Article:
Although S. aureus invaded the endothelial cells more readily than the keratinocytes, the mechanism used appears to be the same (Figure 2 and [17]). Using identical concentrations of cell-function inhibitors used previously to study endothelial cell invasion [17], entry of S. aureus into HaCat cells was also found to involve PI3 and Src-kinases as well as actin rearrangement. Whilst one might expect genistein to have a similar effect to PP2, our data are not the first to suggest that genistein does not inhibit all the targets of PP2. Indeed, this phenomenon has been observed previously in studies of invasion mediated by fibronectin-binding protein invasins of S. pyogenes. Wang et al. [50] showed that invasion of epithelial cells by L. lactis expressing M-protein could be inhibited by PP2 but not by genistein. Conversely, invasion by L. lactis expressing the invasin SfbI was inhibited by genistein but not PP2. Interestingly, SfbI-mediated invasion relies on caveolae whilst M-protein mediated invasion does not, which ties in with our data showing no inhibition by methyl-β-cyclodextrin. It appears that, using our model system, FnBPA-mediated invasion is highly similar to that of S. pyogenes M-protein, rather than the structurally similar SfbI.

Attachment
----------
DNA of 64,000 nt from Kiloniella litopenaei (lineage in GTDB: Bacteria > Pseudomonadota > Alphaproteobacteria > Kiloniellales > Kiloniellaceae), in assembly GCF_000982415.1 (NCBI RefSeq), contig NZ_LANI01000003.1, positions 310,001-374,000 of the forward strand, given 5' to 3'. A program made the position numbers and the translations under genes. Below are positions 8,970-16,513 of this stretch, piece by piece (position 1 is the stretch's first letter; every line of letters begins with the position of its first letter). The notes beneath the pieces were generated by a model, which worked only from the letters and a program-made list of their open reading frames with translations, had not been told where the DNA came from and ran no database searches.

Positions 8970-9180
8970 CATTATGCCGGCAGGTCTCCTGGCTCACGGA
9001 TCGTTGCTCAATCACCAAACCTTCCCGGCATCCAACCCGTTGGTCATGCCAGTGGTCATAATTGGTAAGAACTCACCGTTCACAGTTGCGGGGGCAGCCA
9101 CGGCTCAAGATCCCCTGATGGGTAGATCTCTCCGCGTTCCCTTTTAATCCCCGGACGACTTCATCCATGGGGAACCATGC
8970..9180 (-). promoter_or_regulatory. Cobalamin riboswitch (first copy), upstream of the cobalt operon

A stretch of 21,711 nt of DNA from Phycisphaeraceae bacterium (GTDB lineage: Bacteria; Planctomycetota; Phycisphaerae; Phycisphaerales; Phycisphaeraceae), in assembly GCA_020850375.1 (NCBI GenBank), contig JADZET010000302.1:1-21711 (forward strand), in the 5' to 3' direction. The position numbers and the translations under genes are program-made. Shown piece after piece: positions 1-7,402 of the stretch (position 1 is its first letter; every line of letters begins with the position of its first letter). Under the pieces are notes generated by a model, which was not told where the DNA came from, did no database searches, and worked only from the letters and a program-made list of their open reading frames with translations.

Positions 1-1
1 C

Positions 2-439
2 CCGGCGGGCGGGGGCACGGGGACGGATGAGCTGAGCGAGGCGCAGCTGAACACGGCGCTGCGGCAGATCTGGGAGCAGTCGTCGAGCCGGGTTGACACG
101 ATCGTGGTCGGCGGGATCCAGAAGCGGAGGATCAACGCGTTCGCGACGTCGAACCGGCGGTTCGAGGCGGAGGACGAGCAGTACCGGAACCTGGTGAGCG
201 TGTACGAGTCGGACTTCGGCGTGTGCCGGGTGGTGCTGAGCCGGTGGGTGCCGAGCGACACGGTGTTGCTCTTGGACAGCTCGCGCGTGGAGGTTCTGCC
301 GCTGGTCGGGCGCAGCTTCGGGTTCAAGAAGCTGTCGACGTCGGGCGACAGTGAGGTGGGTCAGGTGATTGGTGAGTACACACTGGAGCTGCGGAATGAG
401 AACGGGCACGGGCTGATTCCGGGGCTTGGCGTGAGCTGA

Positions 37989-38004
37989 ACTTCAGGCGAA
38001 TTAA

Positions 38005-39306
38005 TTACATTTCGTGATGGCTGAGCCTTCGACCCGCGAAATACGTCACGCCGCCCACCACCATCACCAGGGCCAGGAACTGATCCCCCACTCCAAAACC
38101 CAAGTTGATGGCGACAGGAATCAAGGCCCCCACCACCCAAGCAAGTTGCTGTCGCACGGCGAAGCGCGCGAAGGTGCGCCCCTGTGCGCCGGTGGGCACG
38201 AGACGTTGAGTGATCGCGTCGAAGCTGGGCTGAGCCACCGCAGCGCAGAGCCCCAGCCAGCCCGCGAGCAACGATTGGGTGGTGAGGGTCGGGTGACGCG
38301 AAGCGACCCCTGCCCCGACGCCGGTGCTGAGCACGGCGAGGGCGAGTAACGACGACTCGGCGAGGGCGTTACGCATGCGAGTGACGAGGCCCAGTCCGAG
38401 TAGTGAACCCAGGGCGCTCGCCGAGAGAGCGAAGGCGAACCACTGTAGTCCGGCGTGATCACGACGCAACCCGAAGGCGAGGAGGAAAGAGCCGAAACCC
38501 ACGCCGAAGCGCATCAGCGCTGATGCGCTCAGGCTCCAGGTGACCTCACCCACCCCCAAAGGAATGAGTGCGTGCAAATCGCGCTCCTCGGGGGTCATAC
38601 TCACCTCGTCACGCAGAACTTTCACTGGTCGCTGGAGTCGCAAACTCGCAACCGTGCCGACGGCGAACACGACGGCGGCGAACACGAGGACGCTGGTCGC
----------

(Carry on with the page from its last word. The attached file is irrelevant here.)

In summary, keratinocytes are significantly less amenable to invasion by S. aureus than endothelial cells, and require multiple repeats within FnBPA for invasion. As such, S. aureus interactions with keratinocytes and similar cells may provide the selection pressure for the multiple FnBRs within FnBPs. The poor penetration of many antibiotics into cells means that intracellular S. aureus could represent a reservoir for persistent infection [13], [14]. Our data, in keeping with previous reports [18], [30], strongly suggest that FnBR peptides are highly effective at reducing S. aureus invasion and might form a novel prophylactic approach to reducing carriage and/or the development of chronic infections. Such an approach may have the added benefit of preventing invasion by other skin colonising pathogens such as S. pyogenes, which employ similar mechanisms of internalisation [11].


We thank Timothy Foster (Trinity College Dublin) for providing strains and the pFNBA4 vector. Garry Dunny (University of Minnesota) and Michiel Kleerebezem (Wageningen University) are thanked for the pMSP7517 vector and Howard Jenkinson (University of Bristol) for L. lactis NZ9800. HaCat keratinocytes were kindly provided by Angela Nobbs (University of Bristol).

Author Contributions

Conceived and designed the experiments: AME JRP RCM. Performed the experiments: AME UP NAGM. Analyzed the data: AME UP NAGM JRP RCM. Contributed reagents/materials/analysis tools: AME UP NAGM JRP RCM. Wrote the paper: AME UP NAGM JRP RCM.